California NEEDS dry farming!
July 18, 2014 09:40 AM - s.e. smith, Care2

Residents of California have been noting something disconcerting when they hit the grocery store this year: it's a terrible year for stone fruit. Despite the fact that it's the height of summer, peaches, nectarines, apricots, plums, cherries and their ilk are much more expensive than unusual, and of much poorer quality, too. What's going on? The answer lies in the state's extreme drought, which wreaked havoc on numerous crops this year, including stone fruit. The state's agriculture may be undergoing some major shifts in the coming years thanks to climate change and natural shifts in rainfall levels, and it's not the only region looking at a drier future.

Scientists launch campaign to detail front range air pollution
July 17, 2014 06:10 AM - NCAR/UCAR

Scientists at the National Center for Atmospheric Research (NCAR) and partner organizations are launching a major field project across the northern Front Range of Colorado this month to track the origins of summertime ozone, an invisible but harmful pollutant. The researchers will use specially equipped aircraft, mobile radars, balloon-mounted sensors, and sophisticated computer simulations to measure local and far-flung pollution sources. Results from the month-long study will provide needed information to officials seeking to ensure that air in the region is healthy to breathe.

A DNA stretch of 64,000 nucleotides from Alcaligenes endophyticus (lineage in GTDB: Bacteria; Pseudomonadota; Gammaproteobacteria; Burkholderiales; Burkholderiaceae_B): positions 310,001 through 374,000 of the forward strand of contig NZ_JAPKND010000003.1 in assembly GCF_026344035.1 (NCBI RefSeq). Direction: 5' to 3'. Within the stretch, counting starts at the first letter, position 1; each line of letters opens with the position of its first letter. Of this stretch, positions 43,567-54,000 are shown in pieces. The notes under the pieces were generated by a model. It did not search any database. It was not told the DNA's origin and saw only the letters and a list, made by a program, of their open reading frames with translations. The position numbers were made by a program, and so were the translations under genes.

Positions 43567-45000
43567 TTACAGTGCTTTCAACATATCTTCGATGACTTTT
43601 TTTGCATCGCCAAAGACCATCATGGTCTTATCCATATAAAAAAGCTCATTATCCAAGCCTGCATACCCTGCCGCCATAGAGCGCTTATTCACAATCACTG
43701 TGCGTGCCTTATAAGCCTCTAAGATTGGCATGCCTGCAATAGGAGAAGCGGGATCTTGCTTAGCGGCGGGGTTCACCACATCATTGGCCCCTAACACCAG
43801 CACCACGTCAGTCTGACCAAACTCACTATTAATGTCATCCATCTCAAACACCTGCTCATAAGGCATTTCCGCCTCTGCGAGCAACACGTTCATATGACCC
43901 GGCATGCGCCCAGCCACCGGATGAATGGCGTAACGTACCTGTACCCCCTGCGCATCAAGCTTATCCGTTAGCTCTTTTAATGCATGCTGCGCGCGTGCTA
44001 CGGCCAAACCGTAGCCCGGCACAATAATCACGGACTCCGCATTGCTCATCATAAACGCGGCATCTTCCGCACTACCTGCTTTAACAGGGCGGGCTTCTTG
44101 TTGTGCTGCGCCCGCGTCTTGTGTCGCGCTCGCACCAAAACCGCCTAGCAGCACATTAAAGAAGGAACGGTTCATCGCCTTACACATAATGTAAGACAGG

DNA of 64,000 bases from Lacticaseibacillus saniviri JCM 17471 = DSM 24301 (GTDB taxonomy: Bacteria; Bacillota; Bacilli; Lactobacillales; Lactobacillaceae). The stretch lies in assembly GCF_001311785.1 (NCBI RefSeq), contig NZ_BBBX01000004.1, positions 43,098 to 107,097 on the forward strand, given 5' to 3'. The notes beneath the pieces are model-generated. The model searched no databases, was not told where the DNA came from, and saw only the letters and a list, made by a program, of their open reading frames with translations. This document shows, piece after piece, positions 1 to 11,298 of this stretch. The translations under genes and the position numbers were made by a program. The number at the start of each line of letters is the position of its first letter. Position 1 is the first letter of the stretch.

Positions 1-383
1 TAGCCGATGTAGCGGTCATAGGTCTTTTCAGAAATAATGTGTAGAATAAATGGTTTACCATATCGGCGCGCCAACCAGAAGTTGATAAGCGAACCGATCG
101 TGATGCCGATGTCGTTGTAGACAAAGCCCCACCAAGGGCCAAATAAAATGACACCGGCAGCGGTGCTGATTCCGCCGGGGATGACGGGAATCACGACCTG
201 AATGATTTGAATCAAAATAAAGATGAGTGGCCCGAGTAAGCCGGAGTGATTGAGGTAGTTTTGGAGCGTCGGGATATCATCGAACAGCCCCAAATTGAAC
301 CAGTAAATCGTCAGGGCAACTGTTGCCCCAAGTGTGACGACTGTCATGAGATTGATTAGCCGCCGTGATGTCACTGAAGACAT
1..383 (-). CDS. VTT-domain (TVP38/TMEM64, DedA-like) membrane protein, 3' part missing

California getting tough with water wasters!
July 16, 2014 08:31 AM - L. CAROL RITCHIE, NPR

Californians who waste water will have to pay up to $500 a day for their extravagance under new restrictions approved Tuesday by the State Water Resources Control Board. The move comes after the board concluded that voluntary conservation measures have failed to achieve the 20 percent reduction in water use that Gov. Jerry Brown was hoping for, reports The Associated Press. In fact, a survey by the board showed a 1 percent increase in water use in May compared to the same month a year ago.

Exposure to Aircraft noise a continuing problem even with quieter engines
July 15, 2014 07:24 AM - EurActiv

Millions of urban Europeans are exposed to aviation noise that contributes to stress, high blood pressure and even weight gain, say health specialists who want stronger measures to make flying quieter. While new-generation jet engines are on average 75% quieter than than their 20th century predecessors, the advance in technology has been offset by a steady rise in flights and a demand for bigger passenger planes.

Is London measuring its urban heat island accurately?
July 14, 2014 09:15 AM - Alex Peel, Planet Earth Online

London's urban heat island effect, which keeps night-time temperatures in the capital warmer than in surrounding rural areas, may have been underestimated by up to 45 per cent. The heat can pose serious health risks, particularly for the elderly and very young.